Release Date: September 9, 2016
Runtime: 96 minutes
Studio: Warner Bros.
Director: Clint Eastwood
Cast: Tom Hanks; Aaron Eckhart; Laura Linney; Mike O’Malley; Anna Gunn; Jamey Sheridan
Hero worship doesn’t get much more blatant, or for that matter, more entertaining than “Sully,” Clint Eastwood’s dramatization of the Miracle on the Hudson from a few years back. Tom Hanks easily inhabits Chesley “Sully” Sullenberger’s wings in an effectively understated (and remarkably physically realized) performance that ranks among one of the actor’s best.
Unless you’re too young to see this movie, you remember the events surrounding this story. Sully, a US Airways pilot, takes off from LaGuardia Airport in our fair city one cold January morning en route to Charlotte. Not long after takeoff, a flock of birds flies directly into the ascending aircraft, essentially destroying the two engines. With no time to spare and even less time to safely make it back to LaGuardia (or any other nearby airport) safely, Sully makes the fateful executive decision to attempt a water landing right in the Hudson River. As people watch disbelievingly from their office windows in midtown Manhattan, Flight 1549 touches down in the River. Miraculously, all 155 people on board the plane, including at least one infant, survive the landing and Sully is hailed as a hero for his split-second decision that ultimately saved his life and everyone else’s on board his aircraft that morning.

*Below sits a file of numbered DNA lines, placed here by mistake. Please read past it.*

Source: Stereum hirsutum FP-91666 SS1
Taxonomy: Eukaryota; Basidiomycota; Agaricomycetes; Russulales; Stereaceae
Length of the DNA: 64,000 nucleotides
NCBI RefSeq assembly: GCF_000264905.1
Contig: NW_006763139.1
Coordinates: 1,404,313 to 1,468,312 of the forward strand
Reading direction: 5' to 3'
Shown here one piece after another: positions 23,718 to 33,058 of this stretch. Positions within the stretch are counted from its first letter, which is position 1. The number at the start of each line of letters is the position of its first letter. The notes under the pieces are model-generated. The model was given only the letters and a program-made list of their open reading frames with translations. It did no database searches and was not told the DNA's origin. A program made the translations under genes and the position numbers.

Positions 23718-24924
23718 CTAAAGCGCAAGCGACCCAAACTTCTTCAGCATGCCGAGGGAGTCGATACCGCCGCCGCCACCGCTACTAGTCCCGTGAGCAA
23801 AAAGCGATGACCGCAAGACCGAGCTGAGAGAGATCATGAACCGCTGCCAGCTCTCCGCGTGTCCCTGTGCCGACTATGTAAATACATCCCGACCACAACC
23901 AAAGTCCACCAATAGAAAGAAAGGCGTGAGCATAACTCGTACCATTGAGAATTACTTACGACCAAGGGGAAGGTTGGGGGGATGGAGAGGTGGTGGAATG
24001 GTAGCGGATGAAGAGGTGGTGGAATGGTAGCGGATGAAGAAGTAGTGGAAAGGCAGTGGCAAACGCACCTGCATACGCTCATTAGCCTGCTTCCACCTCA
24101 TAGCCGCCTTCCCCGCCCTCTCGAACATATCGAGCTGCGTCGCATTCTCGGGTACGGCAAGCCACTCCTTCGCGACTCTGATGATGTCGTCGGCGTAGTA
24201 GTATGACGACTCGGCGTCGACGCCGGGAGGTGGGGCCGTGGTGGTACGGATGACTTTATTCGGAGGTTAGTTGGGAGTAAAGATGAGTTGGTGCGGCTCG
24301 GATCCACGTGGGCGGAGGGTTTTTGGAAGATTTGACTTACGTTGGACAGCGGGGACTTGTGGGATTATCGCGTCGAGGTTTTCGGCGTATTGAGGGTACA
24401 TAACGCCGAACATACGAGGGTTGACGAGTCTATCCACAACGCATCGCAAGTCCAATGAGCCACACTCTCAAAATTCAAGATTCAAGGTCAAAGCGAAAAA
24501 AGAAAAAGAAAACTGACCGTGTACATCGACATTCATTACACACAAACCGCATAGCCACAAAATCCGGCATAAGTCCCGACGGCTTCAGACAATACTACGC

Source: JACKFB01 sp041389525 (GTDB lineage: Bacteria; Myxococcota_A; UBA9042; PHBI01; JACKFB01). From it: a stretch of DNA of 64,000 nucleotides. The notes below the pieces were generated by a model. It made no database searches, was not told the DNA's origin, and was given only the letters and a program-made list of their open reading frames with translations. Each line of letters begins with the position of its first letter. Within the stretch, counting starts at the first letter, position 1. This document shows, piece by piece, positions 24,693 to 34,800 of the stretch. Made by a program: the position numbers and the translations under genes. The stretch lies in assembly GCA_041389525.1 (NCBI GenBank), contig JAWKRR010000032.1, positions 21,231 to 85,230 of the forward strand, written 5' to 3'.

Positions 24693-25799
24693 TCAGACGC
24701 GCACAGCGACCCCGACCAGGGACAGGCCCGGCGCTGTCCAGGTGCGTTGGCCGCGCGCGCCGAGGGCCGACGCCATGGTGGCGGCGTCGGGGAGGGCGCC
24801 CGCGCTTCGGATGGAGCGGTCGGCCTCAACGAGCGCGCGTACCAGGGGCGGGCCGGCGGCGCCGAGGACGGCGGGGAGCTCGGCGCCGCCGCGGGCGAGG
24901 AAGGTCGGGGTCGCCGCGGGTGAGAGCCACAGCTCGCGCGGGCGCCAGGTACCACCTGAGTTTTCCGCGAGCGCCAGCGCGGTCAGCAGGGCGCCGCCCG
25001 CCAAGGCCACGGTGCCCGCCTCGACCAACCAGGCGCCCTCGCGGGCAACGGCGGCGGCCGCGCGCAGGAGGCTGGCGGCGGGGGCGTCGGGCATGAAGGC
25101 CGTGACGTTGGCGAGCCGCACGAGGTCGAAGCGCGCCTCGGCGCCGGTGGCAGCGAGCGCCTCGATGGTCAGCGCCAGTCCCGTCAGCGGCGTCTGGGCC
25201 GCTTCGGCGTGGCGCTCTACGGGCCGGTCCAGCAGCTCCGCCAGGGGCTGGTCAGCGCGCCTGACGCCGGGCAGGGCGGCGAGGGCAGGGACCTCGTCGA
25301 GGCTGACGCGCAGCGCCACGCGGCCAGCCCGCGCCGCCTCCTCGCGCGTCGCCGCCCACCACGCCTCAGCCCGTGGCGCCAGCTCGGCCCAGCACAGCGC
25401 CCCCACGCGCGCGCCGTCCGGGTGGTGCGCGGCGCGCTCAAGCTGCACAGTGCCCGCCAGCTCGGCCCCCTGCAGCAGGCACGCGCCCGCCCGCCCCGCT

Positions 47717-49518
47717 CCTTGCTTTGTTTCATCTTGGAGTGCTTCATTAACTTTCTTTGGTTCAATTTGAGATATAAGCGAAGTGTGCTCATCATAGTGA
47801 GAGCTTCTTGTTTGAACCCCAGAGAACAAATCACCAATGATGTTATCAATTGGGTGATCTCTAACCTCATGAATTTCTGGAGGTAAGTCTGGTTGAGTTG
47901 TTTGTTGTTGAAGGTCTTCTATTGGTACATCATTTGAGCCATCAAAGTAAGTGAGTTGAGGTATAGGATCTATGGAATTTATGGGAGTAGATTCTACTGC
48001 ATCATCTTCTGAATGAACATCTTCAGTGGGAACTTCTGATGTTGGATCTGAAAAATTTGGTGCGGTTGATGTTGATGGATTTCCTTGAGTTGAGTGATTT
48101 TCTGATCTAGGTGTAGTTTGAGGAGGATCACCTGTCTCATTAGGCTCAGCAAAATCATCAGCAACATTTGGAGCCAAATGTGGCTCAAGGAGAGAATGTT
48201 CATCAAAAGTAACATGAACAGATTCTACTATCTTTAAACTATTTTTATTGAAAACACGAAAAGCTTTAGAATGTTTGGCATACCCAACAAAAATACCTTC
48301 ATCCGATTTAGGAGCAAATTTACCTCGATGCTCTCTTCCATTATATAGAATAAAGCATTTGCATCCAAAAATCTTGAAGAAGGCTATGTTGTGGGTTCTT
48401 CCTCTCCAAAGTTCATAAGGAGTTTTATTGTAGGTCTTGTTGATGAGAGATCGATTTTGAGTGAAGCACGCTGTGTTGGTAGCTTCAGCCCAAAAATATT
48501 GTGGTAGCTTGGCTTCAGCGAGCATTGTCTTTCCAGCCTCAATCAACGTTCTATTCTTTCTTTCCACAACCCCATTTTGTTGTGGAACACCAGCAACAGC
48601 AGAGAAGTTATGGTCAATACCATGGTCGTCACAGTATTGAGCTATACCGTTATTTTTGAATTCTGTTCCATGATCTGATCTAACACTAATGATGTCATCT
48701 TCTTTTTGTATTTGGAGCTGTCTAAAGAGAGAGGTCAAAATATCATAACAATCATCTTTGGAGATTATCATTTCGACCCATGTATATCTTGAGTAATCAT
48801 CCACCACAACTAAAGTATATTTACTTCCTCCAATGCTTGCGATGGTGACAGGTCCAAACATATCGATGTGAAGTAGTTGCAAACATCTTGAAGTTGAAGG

So, it’s a great story, no question. All “Survival Against All Odds” stories are great. What makes this a great movie, however, is Eastwood’s concentration on Sully’s state of mind during the inevitable aftermath and NTSB (National Transportation Safety Board) investigation. While everyone (literally) is pronouncing him a modern-day hero, he’s not so sure. Could he have made it to LaGuardia and landed safely? Maybe he could have made it to Teterboro Airport in nearby New Jersey. Eastwood and Hanks reveal the human being behind the hero, a man plagued with self-doubt, with insecurities just like the rest of us. Yes he’s brave and yes he’s a hero, but he’s remarkably, well, ordinary. Using this aspect of the story as a foundation is what makes “Sully” far more (and far greater) than your standard “they all survived” tale.
Working from the source novel “Highest Duty” by Sullenberger and Jeffrey Zaslow, screenwriter Todd Komarnicki keeps the story moving at a steady clip (and at 96 minutes, it’s Eastwood’s shortest feature to date), building to an incredibly satisfying climax – and no it’s not the plane landing in the Hudson. The sequences on the plane are breathtakingly filmed (courtesy of ace cinematography by Tom Stern), placing the viewer on that plane with those passengers and flight crew. Eastwood manages to create an environment of unease and genuine suspense, even though we know the positive outcome of this harrowing ordeal.
The only ding I can give “Sully” is it’s steadfast insistence on portraying Sullenberger as a hero from the get-go. It’s probably unfair to even view this as a demerit since there really is no other way to tell this story properly, but the movie paints Sully as Hero # 1 from the first frame until the last, even if the character doesn’t always see himself that way. That said, however, after a short while you’ll ease right into “Sully” and not even care that you’re essentially being manipulated. The movie’s so good all around, who cares?